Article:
Data_Sheet_1_Acute-On-Chronic Liver Failure Defined by Asian Pacific Association for the Study of the Liver Should Include Decompensated Cirrhosis.docx
Background and Aims: Acute-on-chronic liver failure (ACLF) is an acute deterioration of chronic liver disease with high short-term mortality. The inclusion or exclusion of previously decompensated cirrhosis (DC) in the diagnostic criteria of ACLF defined by the Asian Pacific Association for the Study of the Liver (APASL-ACLF) has not been conclusive. We aimed to evaluate the prognostic impact of decompensated cirrhosis in ACLF.
Methods: We retrospectively collected a cohort of patients with a diagnosis of APASL-ACLF (with or without DC) hospitalized from 2012 to 2020 at three liver units in tertiary hospitals. Baseline characteristics and survival data at 28, 90, 180, 360, 540, and 720 days were collected.
Results: Of the patients assessed using APASL-ACLF criteria without the diagnostic indicator of chronic liver disease, 689 patients were diagnosed with ACLF, of whom 435 had no decompensated cirrhosis (non-DC-ACLF) and 254 had previously decompensated cirrhosis (DC-ACLF). The 28-, 90-, 180-, 360-, 540-, and 720-day mortality were 24.8, 42.9, 48.7, 57.3, 63.4, and 68.1%, respectively, in DC-ACLF patients, which were significantly higher than in non-DC-ACLF patients (p < 0.05). DC was independently associated with long-term (180/360/540/720 days) but not short-term (28/90 days) mortality in patients with ACLF. Age, total bilirubin, international normalized ratio, and hepatic encephalopathy were independent risk factors for short- and long-term mortality risk in ACLF patients (p < 0.05).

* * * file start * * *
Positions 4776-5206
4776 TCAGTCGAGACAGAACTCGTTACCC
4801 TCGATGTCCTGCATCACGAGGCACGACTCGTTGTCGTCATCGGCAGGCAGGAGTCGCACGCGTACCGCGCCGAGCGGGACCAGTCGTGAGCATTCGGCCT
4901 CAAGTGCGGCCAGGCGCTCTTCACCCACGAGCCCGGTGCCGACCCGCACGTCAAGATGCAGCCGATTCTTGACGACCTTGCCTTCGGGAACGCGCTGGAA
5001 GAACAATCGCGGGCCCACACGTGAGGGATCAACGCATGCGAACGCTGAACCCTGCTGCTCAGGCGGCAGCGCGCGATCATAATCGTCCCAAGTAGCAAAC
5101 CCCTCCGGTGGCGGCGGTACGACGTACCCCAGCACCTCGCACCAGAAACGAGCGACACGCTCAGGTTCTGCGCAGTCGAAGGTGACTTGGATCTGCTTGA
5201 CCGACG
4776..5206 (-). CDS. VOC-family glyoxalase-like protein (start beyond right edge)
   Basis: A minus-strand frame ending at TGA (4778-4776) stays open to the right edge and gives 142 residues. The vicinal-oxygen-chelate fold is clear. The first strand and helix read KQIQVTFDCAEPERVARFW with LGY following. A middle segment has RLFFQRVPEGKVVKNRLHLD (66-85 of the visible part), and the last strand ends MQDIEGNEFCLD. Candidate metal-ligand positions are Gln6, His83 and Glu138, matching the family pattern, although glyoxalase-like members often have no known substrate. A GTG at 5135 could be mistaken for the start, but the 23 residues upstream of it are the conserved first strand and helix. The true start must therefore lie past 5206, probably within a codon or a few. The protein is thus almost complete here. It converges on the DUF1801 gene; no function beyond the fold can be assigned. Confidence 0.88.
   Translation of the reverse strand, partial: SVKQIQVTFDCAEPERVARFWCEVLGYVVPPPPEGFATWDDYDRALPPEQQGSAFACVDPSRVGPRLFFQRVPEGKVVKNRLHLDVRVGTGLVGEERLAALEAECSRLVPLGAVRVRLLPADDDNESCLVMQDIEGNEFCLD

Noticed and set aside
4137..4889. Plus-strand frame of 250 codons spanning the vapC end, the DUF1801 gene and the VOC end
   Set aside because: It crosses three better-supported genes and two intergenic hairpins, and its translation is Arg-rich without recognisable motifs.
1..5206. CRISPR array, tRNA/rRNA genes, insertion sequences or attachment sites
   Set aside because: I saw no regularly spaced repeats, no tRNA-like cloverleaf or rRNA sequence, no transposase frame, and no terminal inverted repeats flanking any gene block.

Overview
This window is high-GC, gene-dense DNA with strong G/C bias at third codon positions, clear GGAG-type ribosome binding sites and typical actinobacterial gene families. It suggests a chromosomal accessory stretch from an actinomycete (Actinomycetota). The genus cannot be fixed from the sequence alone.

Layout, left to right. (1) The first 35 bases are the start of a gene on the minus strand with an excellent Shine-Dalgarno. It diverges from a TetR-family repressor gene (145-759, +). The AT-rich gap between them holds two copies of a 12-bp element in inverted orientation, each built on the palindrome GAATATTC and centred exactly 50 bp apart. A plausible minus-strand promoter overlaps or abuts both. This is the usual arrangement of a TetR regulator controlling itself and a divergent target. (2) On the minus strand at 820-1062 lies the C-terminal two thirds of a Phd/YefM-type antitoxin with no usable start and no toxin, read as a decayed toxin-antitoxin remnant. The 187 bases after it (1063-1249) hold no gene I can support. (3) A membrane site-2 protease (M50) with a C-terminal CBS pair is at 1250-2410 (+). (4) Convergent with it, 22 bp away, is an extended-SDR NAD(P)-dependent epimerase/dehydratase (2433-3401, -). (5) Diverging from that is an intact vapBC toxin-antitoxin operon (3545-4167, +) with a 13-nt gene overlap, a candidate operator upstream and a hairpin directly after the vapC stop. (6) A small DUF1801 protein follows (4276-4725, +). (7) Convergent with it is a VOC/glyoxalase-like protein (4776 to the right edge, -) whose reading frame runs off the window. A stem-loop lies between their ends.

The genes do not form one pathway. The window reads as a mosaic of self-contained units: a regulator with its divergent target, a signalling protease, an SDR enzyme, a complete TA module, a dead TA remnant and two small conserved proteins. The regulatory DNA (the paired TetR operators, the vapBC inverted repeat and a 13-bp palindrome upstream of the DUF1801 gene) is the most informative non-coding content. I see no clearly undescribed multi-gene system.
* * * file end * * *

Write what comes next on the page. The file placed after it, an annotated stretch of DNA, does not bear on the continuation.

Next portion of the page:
Conclusions: Patients with DC-ACLF have a higher mortality rate, especially long-term mortality, compared to non-DC-ACLF patients. Therefore, DC should be included in the diagnostic criteria of APASL-ACLF and treated according to the ACLF management process.
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